The Project core of FishSpektrum is based on a fishing and fish carrier vessel database that currently contains 1.697.327 unique vessel references from 185 different fishing nations out of a total 2.9 million identified fishing units thus the single largest and most robust fishing vessel database in the world.
FishSpektrum´s database currently provides comprehensive characterizations of fishing fleets from around the world, as well as 128 specific information items per vessel.
FishSpektrum fishing vessel database (currently the largest in the world, almost doubling FAO’s Fishing Vessels Finder (FVF)) also contains updated and detailed information on sanitary conditions for those vessels authorized by the different national/multilateral food safety authorities/agencies to export their catches to foreign specific markets.
It is a powerful vessel ID data-crosschecking tool, allowing proper identification of potential duplication of vessels disseminated by multiple sources as well as vessel misidentification and/or target-vessel erroneous-discarding.
VHF broadcasted static data from AIS (T&Sat) multi-slot messages, identifying any given fishing vessel by MMSI, IMO hull number or IRCS, is automatically correlated and crosschecked against FishSpektrum’s fishing vessel database pertinent records.
Such procedure allows to discriminate AIS (T&Sat) data for specific targets of interest, provided by various portals and satellites/nano-satellites constellations , from data-noise pertaining to non-fishing vessels though posing as such; namely recreational fishing vessels, as well as from dummy vessels’ MMSIs.
Likewise, it allows to search, positively identify and retrieve AIS (T&Sat) MMSI tracking-data for fishing vessels posing as other types of vessels, namely yachts, towing vessels or undefined, often flying Flags of Convenience (FoC) .
It therefore has the capacity to operate as an active fishing vessel AIS (T&Sat) MMSI multi-slot message static data retrieving and crosscheck system as opposed to existing online passive AIS (T&Sat)-based systems , for which operative fishing unit presence and/or density values may be biased by as much as 30%.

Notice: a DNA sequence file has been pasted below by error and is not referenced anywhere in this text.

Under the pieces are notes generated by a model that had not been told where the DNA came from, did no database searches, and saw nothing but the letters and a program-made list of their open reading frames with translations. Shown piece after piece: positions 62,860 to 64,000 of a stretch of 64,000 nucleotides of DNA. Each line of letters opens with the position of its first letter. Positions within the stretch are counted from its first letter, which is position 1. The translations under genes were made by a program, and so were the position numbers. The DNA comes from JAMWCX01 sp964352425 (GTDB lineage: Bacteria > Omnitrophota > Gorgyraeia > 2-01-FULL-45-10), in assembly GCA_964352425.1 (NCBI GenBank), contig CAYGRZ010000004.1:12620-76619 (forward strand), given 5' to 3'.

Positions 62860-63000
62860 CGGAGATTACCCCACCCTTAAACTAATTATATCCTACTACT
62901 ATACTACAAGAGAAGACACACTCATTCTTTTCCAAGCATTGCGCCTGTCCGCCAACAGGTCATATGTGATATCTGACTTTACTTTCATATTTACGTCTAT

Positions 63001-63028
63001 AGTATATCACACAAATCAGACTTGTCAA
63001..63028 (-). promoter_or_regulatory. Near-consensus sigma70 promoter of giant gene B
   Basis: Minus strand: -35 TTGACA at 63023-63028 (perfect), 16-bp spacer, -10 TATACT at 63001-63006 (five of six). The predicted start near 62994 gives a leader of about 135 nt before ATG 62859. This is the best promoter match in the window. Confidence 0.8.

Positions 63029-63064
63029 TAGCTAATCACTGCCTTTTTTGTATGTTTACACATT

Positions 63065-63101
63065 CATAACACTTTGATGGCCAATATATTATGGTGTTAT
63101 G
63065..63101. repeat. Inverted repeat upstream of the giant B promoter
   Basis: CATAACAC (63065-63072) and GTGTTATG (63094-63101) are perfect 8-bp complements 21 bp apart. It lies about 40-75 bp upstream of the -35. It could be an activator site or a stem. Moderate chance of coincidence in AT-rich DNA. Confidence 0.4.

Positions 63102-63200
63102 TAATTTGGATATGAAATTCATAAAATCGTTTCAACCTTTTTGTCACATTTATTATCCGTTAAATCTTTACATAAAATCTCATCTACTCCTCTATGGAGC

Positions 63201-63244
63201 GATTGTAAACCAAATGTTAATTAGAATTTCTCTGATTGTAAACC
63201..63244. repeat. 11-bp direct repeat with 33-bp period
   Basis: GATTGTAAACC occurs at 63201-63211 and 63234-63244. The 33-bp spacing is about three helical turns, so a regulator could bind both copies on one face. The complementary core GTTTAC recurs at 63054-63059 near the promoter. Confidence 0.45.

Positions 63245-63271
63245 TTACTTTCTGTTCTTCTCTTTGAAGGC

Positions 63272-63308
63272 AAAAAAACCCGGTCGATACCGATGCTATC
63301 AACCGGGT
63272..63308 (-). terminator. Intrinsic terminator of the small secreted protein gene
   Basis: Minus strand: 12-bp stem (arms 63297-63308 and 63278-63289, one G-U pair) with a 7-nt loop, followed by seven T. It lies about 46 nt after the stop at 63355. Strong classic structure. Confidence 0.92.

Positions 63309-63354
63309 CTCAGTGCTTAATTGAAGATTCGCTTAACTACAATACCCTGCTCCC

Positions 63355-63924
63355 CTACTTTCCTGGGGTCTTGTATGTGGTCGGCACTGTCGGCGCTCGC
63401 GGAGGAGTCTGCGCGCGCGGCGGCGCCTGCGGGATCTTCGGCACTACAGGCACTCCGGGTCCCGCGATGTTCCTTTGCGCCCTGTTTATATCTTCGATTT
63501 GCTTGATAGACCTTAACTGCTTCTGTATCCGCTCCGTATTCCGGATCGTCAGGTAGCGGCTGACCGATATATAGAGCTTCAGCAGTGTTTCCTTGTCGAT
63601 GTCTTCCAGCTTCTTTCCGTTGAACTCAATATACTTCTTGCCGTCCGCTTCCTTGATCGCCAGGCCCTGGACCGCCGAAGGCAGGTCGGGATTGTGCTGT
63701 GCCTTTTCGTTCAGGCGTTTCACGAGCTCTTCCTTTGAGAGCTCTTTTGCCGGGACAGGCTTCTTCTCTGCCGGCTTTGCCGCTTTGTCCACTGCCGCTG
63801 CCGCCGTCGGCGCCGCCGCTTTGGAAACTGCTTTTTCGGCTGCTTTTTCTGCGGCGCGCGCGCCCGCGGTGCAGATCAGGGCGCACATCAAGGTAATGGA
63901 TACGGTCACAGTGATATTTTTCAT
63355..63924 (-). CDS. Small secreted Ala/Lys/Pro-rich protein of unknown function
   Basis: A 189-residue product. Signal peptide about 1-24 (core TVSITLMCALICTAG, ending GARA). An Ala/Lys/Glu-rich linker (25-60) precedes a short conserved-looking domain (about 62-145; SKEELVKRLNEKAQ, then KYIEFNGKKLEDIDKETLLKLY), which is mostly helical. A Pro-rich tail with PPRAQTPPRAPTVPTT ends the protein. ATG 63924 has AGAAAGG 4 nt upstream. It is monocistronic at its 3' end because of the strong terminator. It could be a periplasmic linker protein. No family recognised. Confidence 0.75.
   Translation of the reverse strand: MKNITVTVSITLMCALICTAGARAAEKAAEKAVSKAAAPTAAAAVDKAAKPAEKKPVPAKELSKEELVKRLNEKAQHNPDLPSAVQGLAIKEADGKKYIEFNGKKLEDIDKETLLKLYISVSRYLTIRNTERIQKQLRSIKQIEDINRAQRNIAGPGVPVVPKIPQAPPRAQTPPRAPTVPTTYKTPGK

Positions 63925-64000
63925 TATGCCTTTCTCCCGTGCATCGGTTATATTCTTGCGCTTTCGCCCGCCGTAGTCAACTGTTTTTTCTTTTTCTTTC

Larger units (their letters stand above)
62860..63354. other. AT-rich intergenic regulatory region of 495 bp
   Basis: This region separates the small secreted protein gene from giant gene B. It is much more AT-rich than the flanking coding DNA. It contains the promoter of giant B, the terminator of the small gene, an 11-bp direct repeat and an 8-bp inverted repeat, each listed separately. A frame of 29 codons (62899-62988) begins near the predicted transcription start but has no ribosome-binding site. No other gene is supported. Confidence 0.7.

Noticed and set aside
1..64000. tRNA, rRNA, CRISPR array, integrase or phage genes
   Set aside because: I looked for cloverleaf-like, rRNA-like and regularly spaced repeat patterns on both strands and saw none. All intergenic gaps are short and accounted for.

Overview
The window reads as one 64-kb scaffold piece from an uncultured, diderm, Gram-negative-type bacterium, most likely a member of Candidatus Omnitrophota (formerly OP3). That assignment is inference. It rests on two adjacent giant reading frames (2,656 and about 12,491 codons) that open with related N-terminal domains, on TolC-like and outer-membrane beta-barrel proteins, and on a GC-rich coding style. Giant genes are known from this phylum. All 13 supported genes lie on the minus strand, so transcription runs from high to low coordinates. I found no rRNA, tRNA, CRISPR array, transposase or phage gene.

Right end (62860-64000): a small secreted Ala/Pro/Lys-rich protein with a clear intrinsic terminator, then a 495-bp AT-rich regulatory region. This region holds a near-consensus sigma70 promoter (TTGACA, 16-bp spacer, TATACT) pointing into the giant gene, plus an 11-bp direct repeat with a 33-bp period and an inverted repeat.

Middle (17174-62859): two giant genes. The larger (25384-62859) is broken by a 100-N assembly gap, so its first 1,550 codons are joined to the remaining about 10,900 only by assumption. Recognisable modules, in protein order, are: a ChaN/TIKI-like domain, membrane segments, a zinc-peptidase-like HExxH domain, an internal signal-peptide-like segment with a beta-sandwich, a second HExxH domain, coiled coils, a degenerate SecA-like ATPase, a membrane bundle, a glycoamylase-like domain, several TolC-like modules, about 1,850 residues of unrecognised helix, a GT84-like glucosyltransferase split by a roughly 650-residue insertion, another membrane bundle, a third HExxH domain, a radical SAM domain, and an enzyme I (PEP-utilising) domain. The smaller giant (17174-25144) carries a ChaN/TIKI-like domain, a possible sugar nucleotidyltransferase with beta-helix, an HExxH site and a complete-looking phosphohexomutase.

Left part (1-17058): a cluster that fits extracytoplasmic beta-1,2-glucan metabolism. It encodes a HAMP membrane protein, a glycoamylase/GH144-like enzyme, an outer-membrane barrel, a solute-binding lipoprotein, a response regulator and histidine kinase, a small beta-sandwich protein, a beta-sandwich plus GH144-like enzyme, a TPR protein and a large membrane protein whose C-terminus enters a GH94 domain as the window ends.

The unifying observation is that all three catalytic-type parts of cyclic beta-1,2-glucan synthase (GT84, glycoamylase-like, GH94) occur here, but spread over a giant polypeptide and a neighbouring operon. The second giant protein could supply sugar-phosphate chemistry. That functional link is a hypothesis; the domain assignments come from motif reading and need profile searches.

Five years ahead of any other potential project of its kind being currently developed, FishSpektrum’s great competitive advantage is its potential use as a global fisheries mapping and tracking platform conceived as an interactive, user-friendly, multi-layer, historical fisheries atlas based on available VMS, AIS (T&Sat).
Capacities and opportunities
- FSK positions itself as managing Kraken: the single largest and most robust existing Unique Fishing Vessel and Fish Carrier Vessel Identifier Database (UFVFCID) in the world, updated on a yearly standard two-fold basis.
- FSK data can be integrated in different Db platforms and is compatible with all existing GIS tools.
- The FishSpektrum Project system is designed to cover all marine fisheries of the globe thus to become a prospective platform for optimal spatio-temporal management of the world fisheries.
- FSK is a powerful state-of–the-art fisheries digital geo-referencing platform that will enable fisheries scientists, students and managers to specifically investigate the fine details of fishing behaviour and dynamics for any given fishery, by species, fleet typologies, fishing-gear, fishing-fleet flag, geographic fishing ground, period or season. It will also allow estimating the distribution of landings at far higher precision than has been possible in the past.
- This will improve knowledge on the real impacts of fishing activities worldwide as well as implementing the enforcement an Ecosystem Approach to Fisheries Management (EAFM) that takes into account essential fish habitats, spawning, feeding and nursery grounds, trophic interactions in key food webs, as well as their implications for fish condition and contamination.